Improving productive uses of electricity in Ethiopia’s agriculture
Background, challenges and context
Electricity has potential direct benefits for farm income and productivity by enabling irrigation, cold storage, post-harvest processing, etc. It can also help strengthen resilience to drought when used to run irrigation pumps.
Despite these potential benefits, electricity use in Ethiopia’s agricultural sector has been limited, though irrigated agriculture has made some headway in the last decade.
The energy investment needs and options to support the development of irrigated agriculture in Ethiopia remain largely unknown. Energy planning studies have not explicitly assessed the energy demand for expanding irrigated agriculture. Existing irrigation suitability maps in the country are mainly based on land and water availability and proximities to markets; wherein energy has not been specifically included.
Research overview and objectives
This project aims to fill two specific knowledge gaps on the productive use of electricity in agriculture.
First, the study will explore the costs and benefits of three different energy technologies for pumping water for irrigation: grid-connected pumps, diesel pumps and photovoltaic (PV) solar pumps. Diesel is the most commonly used energy solution for water pumping in the country, but solar PV and grid connections offer potentially more cost-effective options.
The costs of each energy solution will be mapped under a suite of ‘if-then scenarios’ based on different irrigated crops (vegetables, maize, etc.) and types of irrigation technology (flood, sprinkler, and drip irrigation etc).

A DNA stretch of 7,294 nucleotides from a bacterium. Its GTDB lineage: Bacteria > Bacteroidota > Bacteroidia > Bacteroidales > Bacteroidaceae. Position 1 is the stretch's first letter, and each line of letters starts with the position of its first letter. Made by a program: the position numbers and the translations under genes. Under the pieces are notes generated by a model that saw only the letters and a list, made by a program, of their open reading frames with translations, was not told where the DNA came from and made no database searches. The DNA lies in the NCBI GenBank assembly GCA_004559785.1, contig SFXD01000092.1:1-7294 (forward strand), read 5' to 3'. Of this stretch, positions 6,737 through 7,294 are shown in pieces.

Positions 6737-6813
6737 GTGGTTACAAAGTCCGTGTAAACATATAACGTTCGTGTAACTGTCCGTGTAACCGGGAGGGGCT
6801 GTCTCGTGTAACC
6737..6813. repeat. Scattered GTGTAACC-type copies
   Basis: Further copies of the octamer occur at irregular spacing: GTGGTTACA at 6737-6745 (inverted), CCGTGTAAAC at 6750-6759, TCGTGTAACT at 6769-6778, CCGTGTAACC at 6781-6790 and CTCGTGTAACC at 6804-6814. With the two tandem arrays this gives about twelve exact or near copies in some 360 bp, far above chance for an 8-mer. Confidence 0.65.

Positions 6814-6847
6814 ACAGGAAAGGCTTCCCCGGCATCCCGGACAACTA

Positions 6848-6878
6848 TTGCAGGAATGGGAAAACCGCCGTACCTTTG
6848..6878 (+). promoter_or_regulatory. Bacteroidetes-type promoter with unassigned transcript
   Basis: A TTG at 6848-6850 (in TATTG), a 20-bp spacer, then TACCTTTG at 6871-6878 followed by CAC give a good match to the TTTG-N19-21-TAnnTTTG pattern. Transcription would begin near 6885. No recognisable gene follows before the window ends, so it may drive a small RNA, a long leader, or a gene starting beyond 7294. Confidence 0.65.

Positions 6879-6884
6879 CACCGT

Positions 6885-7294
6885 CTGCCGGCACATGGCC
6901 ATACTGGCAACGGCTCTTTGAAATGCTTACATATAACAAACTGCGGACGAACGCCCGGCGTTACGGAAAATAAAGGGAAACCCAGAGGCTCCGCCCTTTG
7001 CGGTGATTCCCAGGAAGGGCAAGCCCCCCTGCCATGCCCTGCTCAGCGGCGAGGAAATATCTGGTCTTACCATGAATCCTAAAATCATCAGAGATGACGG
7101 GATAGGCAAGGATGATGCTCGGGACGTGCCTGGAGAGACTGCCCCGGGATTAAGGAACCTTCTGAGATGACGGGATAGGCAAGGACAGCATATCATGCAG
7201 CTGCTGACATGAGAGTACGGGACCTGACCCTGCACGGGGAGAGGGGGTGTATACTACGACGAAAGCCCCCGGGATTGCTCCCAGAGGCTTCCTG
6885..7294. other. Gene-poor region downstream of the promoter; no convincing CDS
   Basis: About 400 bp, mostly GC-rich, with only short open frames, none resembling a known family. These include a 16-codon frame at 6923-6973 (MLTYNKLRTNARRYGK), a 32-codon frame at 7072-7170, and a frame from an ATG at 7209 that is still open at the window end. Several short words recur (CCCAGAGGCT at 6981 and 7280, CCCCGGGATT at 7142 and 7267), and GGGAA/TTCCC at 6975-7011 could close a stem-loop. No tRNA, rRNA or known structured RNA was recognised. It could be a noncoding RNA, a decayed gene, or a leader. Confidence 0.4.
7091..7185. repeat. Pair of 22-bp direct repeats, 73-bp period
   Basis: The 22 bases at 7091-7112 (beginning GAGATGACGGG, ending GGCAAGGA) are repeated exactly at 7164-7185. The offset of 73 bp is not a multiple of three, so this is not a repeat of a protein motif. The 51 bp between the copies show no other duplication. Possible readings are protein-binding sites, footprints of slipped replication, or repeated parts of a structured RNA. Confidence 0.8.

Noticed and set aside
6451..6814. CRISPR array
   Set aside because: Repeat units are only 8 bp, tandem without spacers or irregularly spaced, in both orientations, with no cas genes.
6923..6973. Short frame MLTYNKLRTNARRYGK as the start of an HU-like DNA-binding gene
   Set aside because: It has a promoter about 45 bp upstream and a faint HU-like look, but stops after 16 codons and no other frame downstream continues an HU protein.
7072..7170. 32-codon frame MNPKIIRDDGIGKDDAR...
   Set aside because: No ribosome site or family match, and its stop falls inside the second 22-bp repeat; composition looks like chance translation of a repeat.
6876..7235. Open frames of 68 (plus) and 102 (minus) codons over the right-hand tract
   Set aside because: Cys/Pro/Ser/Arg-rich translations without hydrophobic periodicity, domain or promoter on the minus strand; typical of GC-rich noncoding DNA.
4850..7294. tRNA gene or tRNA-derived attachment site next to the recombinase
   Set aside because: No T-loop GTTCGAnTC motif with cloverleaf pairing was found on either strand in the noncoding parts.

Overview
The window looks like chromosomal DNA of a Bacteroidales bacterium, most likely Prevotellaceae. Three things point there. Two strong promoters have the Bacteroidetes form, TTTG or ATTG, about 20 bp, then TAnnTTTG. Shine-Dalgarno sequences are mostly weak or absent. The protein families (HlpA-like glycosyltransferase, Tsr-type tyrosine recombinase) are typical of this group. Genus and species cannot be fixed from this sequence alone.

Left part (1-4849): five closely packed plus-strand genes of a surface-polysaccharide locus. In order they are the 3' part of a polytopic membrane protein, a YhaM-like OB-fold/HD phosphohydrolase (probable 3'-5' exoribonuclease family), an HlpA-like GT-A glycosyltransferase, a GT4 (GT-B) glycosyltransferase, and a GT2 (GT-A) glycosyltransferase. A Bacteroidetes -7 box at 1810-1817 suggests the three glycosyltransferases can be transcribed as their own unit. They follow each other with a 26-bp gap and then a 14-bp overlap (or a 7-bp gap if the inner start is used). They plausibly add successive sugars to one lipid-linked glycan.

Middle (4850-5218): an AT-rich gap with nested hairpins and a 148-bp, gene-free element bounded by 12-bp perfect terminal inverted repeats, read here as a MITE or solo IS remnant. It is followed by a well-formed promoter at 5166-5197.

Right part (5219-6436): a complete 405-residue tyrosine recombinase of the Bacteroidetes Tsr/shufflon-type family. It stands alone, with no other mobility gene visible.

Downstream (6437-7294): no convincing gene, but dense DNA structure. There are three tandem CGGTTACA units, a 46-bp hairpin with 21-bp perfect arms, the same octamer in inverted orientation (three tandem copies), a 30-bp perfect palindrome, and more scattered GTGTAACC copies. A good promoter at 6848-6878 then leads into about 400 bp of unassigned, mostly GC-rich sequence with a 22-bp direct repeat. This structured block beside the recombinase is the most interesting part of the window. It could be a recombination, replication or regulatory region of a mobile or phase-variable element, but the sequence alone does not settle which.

The team will estimate the national irrigation development potential in Ethiopia and will determine the cost-effective placement of the three energy options to support development. This research will build on the team’s previous strategic irrigation investment analysis in Sub-Saharan Africa.
The second component of the study will examine the determinants of irrigation technology adoption and crop selection, and the profitability of irrigated farming, differentiated by water sources and irrigation technologies.
The analysis will be based on World Bank LSMS-ISA data, a nationally representative survey of 3,969 households living in rural and small-town areas (with a population of less than 1,000 people). This data will be complemented with a targeted IFPRI survey focusing on crop selection, water demand, and pumping and other irrigation related costs.
The project will produce a refined irrigation suitability map for Ethiopia that considers least-cost water pumping energy options. It will also generate highly informative evidence for policy making on opportunities, constraints, enablers, and disablers of irrigation adoption in Ethiopia.
To ensure that this evidence is utilised, the project will provide capacity building training for staff at the Ministry of Water, Irrigation and Energy (MoWIE) and the Ministry of Agriculture and Rural Development (MoARD). The training is expected to focus on the estimation of crop water requirements and the corresponding energy demand. Software and tools used in the team’s analysis (for example, for the sizing of solar panels) will be shared.
Beyond these benefits to Ethiopia, this research project will advance our broader understanding of how to forecast energy demand for irrigation and identify the least-cost ways of meeting demand through on-grid and off-grid sources.
Ministry of Water, Irrigation and Energy (MoWIE)